His own friends from his Packer glory years have spoken out against him and how he has placed himself above his teammates, his team and the league he plays in. So many have wondered “what happened to Brett Favre?” I sit here and wonder “why didn’t anybody else see this coming?”

LeBron James’ “The Decision” debacle has been universallycriticized as a self aggrandizing affair fueled by immaturity and narcissism, but Brett Favre’s faux indecision has been met with a series of “that’s Brett being Brett” shrugs and a series of Sears commercials?

On the field, Favre’s enthusiasm and passion for the game are infectious and it’s almost enough to drown out the ugliness off the field, but each day his self-serving soap opera reaches new heights of absurdity. Favre has forever tainted his legacy with his actions over the last few years, and it’s hard to imagine it can go on much longer. For the next several months we’ll get a break from the “will he, won’t he” charade, but whenever Brett does address 2011, don’t believe a word.


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7 Responses to “When it Comes to Brett Favre, Don’t Believe a Word”

  1. Great article! I think this has to be Favre’s last season…but we’ve said that before.

  2. nfn says:

    the thing about the arm injury in new york was a little harsh. maybe he handled it wrong but you have to be fairly convinced that the arm was actually injured as well as actually hindering his performance. just watching him in the last five games, something looked wrong and whether he wanted to be there or not, i doubt he was throwing games.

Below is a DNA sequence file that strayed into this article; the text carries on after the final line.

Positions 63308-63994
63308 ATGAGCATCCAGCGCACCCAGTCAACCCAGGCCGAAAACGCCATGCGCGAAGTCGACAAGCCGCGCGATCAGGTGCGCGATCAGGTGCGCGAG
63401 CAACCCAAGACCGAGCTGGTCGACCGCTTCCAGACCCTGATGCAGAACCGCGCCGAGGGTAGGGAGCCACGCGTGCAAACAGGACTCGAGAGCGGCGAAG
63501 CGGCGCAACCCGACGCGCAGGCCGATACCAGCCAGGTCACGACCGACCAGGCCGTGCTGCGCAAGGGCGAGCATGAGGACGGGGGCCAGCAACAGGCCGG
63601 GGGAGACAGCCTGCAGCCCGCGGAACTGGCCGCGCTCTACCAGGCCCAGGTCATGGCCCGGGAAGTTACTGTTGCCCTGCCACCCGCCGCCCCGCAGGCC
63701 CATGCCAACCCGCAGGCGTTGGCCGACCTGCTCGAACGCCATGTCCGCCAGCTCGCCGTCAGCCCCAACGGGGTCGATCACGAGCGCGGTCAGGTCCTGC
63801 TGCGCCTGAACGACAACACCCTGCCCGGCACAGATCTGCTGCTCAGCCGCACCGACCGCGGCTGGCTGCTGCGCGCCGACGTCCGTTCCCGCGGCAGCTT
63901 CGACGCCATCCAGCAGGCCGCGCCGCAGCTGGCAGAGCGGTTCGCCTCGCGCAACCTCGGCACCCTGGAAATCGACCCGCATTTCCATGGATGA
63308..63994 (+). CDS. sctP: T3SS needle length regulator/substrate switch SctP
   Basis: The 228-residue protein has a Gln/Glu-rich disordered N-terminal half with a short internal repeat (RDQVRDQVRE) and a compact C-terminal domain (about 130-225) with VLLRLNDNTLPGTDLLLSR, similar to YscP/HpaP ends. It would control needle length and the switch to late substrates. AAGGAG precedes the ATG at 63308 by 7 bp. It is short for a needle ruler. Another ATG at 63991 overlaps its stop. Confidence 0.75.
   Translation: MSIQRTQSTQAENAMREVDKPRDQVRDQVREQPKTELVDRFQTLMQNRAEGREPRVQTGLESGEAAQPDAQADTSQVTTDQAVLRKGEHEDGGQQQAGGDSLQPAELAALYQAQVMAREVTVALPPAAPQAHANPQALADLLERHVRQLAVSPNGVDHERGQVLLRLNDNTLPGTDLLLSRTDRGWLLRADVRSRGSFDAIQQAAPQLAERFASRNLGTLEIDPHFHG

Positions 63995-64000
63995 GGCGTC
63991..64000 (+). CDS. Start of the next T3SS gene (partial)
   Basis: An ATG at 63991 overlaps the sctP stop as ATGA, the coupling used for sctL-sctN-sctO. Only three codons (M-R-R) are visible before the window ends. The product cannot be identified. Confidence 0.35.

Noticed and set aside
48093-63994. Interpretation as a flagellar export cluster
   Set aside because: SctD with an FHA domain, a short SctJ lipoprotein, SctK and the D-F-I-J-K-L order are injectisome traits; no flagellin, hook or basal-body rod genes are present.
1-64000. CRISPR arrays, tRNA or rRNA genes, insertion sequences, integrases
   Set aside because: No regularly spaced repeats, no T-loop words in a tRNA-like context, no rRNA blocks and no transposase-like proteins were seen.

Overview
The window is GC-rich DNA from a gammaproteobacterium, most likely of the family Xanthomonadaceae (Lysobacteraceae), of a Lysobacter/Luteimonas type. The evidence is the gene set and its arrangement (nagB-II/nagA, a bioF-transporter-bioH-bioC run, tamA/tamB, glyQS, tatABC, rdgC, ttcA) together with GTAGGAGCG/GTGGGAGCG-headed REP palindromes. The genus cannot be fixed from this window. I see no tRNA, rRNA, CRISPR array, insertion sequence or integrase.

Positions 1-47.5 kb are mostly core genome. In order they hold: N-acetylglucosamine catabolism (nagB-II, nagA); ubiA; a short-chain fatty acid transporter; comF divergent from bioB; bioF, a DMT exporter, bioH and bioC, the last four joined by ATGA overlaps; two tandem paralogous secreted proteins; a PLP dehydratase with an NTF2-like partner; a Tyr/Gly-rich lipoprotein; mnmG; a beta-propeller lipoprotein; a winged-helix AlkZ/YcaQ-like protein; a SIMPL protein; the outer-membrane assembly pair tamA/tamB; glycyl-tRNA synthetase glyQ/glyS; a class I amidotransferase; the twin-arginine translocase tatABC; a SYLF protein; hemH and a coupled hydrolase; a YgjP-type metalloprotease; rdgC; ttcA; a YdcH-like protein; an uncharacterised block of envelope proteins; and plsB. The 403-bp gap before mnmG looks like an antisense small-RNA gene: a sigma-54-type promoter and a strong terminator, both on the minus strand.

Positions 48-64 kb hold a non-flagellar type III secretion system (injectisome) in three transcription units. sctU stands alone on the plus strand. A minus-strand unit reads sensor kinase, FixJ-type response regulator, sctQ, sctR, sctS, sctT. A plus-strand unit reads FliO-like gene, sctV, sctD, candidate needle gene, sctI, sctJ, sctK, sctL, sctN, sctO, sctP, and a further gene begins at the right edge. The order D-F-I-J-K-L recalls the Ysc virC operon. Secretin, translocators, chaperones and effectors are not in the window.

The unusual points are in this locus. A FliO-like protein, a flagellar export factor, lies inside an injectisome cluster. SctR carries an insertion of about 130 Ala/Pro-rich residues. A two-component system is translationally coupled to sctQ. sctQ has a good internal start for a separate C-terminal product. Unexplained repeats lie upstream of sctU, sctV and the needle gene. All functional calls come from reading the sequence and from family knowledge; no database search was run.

3. Anthony Kuehn says:

    NFN-

    I’m not saying he was throwing games, I’m saying he used the injury as an excuse for his poor play.

  4. Dick Wisky says:

    Really great article. This captures Favre accurately. If the Vikes don’t start strongly, the whole Favre episode will implode and I would not be surprised if Favre uses and injury as a excuse for his performance. Also, I would not be surprised if Favre retires mid season, if the Vikes are below 500.

  5. Rob says:

    Great article and it is downright pathetic that some still put value in this guy’s word an don’t see how big an ego he has.

    You are correct when you ask why people didn’t see it along the way. Not to toot my own horn but I have felt this guy was a clown for many years before all this drama so it doesn’t surprise me.

    I always hoped that the time would come where the football world would see he isn’t the golden one they made him out to be and it’s nice to see that came to be even if some still refuse to see it.

    I do like how you mention how he is mainly seen as some winner yet he was pretty lousy in the playoffs in the last decade and somehow kept getting a pass for it. Compare that to Peyton Manning who can have a great game but the team loses and he gets blamed and is called a choke artist.

    The double standard Favre gets is pathetic.

  6. Thanks Rob, glad you agree.

  7. If Brett Favre didn’t exist, would we have to invent him?

    Oh, and once Brad Childress learns how to properly deal with the elderly, he and his quarterback should get along just fine.

    http://sportschump.net/2010/08/27/brad-childress-brett-favre-and-helpful-hints-on-dealing-with-the-nflderly/4349/